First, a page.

Using math calculators has caused much debate over the years. Teachers have weighed in on their purpose and usefulness in the classroom. Many educators feel we should teach students how to compute without the use of technology. Others believe calculators are a part of our advancing society and students should experience using this tool. In today’s post, I’m sharing reasons why it is important to use math calculators in the classroom. I also offer some ways to challenge students with them.
The argument against using math calculators in the classroom is a curious one. Many teachers feel students will not become proficient using calculators because they are not learning to complete calculations on their own. However, is it okay for calculators to be available for use if students have demonstrated an ability to complete calculations on their own by hand?
The National Council of Teachers of Mathematics, NCTM, offers the following position on the role of calculators in the elementary classroom:
Calculators in the elementary grades serve as aids in advancing student understanding without replacing the need for other calculation methods. (See Below for Reference)
In addition, the Common Core State Standards for Math promote the use of math calculators. Mathematical Practice Standard 5 states, “use appropriate tools strategically.” Tools include the use of calculators. Some states include similar standards.
Why Should Math Calculators be Used in the Classroom?
1. Calculators enhance problem-solving skills. When students are fluent in math calculations, calculators help students tackle the mathematics in more challenging tasks because calculators decrease the workload and allow students to focus on the big ideas.
2. Technology is a big part of our world. Experience with these new tools is essential for students in the changing world.
3. Students love using math calculators. It’s a great way to engage students and increase interest in a task.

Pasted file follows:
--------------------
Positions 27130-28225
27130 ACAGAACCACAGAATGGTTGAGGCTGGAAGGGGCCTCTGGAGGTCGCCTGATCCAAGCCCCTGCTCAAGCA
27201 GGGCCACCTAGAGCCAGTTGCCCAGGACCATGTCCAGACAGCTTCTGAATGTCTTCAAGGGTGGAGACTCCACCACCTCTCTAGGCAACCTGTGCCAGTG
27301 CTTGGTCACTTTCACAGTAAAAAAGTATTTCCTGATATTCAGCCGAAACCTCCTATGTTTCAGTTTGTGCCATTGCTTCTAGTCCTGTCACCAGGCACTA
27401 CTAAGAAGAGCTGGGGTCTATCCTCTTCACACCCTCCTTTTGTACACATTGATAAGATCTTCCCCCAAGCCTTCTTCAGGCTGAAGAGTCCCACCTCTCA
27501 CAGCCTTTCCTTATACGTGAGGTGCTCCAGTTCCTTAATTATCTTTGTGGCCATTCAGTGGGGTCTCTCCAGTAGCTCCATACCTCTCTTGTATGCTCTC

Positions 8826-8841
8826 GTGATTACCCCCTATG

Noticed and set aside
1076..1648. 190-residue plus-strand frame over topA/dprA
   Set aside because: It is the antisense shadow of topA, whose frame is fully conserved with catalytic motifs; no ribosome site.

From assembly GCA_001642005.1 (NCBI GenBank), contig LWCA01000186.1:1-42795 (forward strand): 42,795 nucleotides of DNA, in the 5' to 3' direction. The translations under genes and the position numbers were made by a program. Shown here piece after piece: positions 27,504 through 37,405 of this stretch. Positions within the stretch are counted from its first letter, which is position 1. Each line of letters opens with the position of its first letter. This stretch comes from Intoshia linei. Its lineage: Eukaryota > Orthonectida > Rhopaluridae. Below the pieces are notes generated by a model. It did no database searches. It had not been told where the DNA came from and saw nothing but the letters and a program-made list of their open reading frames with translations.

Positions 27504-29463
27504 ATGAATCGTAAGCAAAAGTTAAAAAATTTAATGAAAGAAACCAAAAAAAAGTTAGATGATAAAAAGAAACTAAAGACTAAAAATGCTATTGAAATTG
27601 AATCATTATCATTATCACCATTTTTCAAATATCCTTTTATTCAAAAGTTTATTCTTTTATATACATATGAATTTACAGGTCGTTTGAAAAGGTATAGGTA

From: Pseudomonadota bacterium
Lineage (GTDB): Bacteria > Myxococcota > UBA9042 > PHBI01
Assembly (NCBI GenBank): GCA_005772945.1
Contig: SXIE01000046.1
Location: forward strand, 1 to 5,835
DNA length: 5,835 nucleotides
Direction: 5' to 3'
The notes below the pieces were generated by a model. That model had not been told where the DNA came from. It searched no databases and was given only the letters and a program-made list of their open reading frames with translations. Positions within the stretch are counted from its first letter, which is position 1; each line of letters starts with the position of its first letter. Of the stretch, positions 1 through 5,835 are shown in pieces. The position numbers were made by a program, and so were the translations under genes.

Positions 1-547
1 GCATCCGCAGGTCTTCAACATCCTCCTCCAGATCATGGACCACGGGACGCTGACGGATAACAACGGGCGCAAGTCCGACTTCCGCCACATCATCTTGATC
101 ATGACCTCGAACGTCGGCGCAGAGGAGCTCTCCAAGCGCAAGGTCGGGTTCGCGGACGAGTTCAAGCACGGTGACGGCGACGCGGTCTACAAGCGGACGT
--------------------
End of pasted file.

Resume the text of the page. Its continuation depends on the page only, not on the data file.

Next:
4. Calculators are accurate and can help students find mistakes. Allow students to check their work with them from time to time.
As mentioned earlier, calculators are great critical thinking tools. With this in mind, I have three calculator challenges to share with you that can be used to challenge your students.
A. The Broken Calculator Challenge: Students are given the following: Some of the keys on a calculator have been damaged and no longer work. Use the remaining keys to determine how to get different values. For example, students use the digits 2 and 3, the addition and/or multiplication sign, and the equal sign to make 8.
B. Calculator Challenges: This task is a wonderful place value activity! For this task, students represent place value in numbers. Using the calculator, students determine how to fix a mistake, check the answer, and make adjustments as necessary. After completing the task, students can justify the changes they made. For example, students are given the following: Brandi wanted to enter the number 4265 into her calculator. By mistake, she typed 4165. Without clearing her calculator, how can she fix her mistake?
C. Target Number: This is another great place value task and a great opportunity for math talk! Students represent place value in numbers. Using the calculator, students determine how to adjust the original number and check the answer. For example, students are given the following: Start with the number 7,254. What number can you subtract that will result in a 0 in the hundreds column?
Math calculators are important math tools, so it’s important we use them. But, I want to encourage you to be intentional with their use. Try starting with one of the challenges above!
Free Resource Alert! Want a printable download of the challenges? I created a free resource with a full page of tasks for each challenge. Grab your freebie here or use the form below.
Sound Off! How do you use math calculators in the classroom? Share your thoughts in the comments section below.
NCTM Reference: https://www.nctm.org/Standards-and-Positions/Position-Statements/Calculator-Use-in-Elementary-Grades/
CCSSM Reference: http://www.corestandards.org/Math/Practice/